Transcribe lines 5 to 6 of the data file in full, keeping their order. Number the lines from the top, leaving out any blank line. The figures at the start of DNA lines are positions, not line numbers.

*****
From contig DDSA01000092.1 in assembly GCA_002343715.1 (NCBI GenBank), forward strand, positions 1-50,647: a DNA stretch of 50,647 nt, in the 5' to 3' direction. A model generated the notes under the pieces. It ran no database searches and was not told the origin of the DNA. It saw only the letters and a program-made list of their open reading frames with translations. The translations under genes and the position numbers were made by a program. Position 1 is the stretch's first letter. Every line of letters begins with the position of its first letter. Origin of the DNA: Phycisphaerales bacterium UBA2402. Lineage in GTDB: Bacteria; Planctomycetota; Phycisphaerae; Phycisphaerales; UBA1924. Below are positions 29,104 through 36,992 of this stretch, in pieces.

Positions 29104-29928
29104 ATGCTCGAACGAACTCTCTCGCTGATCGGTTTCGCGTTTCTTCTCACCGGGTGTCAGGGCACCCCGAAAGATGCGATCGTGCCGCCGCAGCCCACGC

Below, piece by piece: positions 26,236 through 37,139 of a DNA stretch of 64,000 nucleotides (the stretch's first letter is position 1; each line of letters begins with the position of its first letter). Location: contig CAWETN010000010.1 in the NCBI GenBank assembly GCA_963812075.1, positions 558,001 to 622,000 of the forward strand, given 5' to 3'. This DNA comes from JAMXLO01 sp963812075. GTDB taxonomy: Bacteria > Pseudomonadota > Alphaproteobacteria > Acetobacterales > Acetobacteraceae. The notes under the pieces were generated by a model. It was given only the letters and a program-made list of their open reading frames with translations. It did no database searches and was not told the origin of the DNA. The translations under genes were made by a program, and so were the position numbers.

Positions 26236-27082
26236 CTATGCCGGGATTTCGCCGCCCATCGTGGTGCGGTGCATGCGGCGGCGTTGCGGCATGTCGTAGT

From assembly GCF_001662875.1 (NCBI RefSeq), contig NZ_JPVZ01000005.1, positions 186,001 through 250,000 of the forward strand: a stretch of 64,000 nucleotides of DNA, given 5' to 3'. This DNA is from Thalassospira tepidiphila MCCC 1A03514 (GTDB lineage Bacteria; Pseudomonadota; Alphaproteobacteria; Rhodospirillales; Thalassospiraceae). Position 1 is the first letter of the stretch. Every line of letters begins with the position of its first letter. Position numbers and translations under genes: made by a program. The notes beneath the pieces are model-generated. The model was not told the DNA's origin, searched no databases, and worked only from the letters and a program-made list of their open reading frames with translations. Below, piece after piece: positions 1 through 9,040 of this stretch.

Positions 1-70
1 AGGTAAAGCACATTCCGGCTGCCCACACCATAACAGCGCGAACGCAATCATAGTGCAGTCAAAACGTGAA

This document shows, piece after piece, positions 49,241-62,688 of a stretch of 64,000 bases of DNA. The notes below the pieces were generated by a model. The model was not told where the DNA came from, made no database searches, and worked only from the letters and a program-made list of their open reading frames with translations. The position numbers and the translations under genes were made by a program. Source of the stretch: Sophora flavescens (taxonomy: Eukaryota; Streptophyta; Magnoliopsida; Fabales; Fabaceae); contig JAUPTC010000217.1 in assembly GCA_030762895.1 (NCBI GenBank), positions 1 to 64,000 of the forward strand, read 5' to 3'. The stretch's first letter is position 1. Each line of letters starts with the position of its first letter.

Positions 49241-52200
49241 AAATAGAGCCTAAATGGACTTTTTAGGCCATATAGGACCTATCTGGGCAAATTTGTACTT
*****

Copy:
Positions 26236-27082
26236 CTATGCCGGGATTTCGCCGCCCATCGTGGTGCGGTGCATGCGGCGGCGTTGCGGCATGTCGTAGT